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Thursday, May 18, 2006

Here It Comes...Subway Series Starts This Weekend

New York Yankees vs.
New York Mets
Round 1, Shea Stadium
Randy Johnson (5-4, 5.13)
Jeremi Gonzalez (0-0, 5.40)
Game 1: The Yankees should have the advantage here, pitching-wise, but who knows how the Big Unit will respond following his recent string of less-than-impressive performances?

Wednesday, May 17, 2006


NEW YORK -- Yogi Berra would have loved this one.

Following the theme of "It ain't over 'til it's over," the Yankees and Rangers engaged in a slugfest in the Bronx on Tuesday night, with New York emerging victorious by a 14-13 final.

Appropriately, it was the Yankees' catcher that provided the final blow, as Jorge Posada blasted a two-run walk-off home run against Rangers closer Akinori Otsuka with two outs in the ninth.

"I was just hoping it was out of the park so we wouldn't have to keep playing," Posada said. "I didn't want to play anymore. It was a long game."

Posada's homer capped the wild, three-hour, 49-minute game which featured 34 hits, 11 walks, two hit batsmen and two errors.

The Yankees overcame an early 10-1 deficit, tying the franchise record for the largest comeback in a game.

"It's hard to beat that one," said manager Joe Torre. "It was such a team effort all the way around. I can't be more proud of the way this ballclub responded tonight. They fought hard, which is what they've done all year."

"Possible? Yes. Realistic? You'd have to think about that for a minute," Johnny Damon said when asked if he thought a comeback was possible at 10-1. "There's a lot of heart here. A lot of people doubted us with [Gary Sheffield], [Hideki] Matsui and [Jason] Giambi out, but we kept bringing it."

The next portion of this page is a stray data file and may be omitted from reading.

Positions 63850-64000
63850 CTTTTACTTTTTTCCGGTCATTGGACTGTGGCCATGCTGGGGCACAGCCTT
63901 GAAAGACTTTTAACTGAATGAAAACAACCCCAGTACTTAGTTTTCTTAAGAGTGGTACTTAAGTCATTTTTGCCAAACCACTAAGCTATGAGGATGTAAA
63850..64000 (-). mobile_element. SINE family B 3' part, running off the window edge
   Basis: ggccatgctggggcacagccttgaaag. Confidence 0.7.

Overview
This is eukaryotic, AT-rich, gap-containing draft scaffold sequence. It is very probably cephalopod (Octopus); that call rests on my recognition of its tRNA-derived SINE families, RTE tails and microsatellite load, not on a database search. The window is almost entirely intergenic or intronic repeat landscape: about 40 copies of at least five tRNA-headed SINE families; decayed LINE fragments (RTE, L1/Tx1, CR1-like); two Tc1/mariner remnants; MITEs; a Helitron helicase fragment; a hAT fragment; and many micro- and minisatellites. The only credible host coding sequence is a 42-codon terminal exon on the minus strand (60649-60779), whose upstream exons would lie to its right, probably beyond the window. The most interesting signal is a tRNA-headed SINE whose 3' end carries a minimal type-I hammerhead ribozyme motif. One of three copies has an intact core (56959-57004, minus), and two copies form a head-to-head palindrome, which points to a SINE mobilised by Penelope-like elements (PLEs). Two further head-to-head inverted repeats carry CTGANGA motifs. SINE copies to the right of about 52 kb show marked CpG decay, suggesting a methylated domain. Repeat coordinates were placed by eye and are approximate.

Derek Jeter went 4-for-5 with a home run and four RBIs, while Posada, hitting cleanup for the first time since Oct. 2, 2004, finished the night with five RBIs of his own.

"This says a lot about this team and about the guys," Posada said. "We did a lot of things right, we did a lot of things wrong, but we kept fighting."

Things didn't look good early on for the Yankees, as Texas tagged Shawn Chacon for eight runs on six hits and two walks in just 1 1/3 innings.

"Did he start tonight? I don't even remember, it was such a long time ago," cracked Torre after the game. "He got himself in trouble, pitched from behind and threw a lot of pitches early. When he tried to make a pitch, he didn't make it."

Aaron Small relieved Chacon in the second, promptly serving up a three-run homer to Hank Blalock on his third pitch, giving Texas a 9-0 lead.

With the score 10-1 after the top of the third, the Yankees started chipping away at starter John Koronka. Jeter and Posada each drove in runs to cut the lead to 10-3 in the third, then Posada and Robinson Cano added RBIs in the fifth, slicing the score to 10-5.

"You have to think small," Jeter said. "We had a long way to go, so you try to score one at a time, not try to get them all back at once."

"Once we stabilized them, then we score a run or two and they don't get it back, you're five runs back and it's realistic," Torre said. "I think everybody sensed that."

Posada helped hold the Rangers from extending their lead in the sixth, tagging Mark Teixeira out at the plate after a violent collision.

"That's probably the hardest I've ever been hit," Posada said. "I've never played football in my life, but that's probably what it feels like."

"He looked a little dazed, but he kept answering the questions the right way," Torre said when asked if Posada came close to leaving the game. "He seemed to have his senses about him."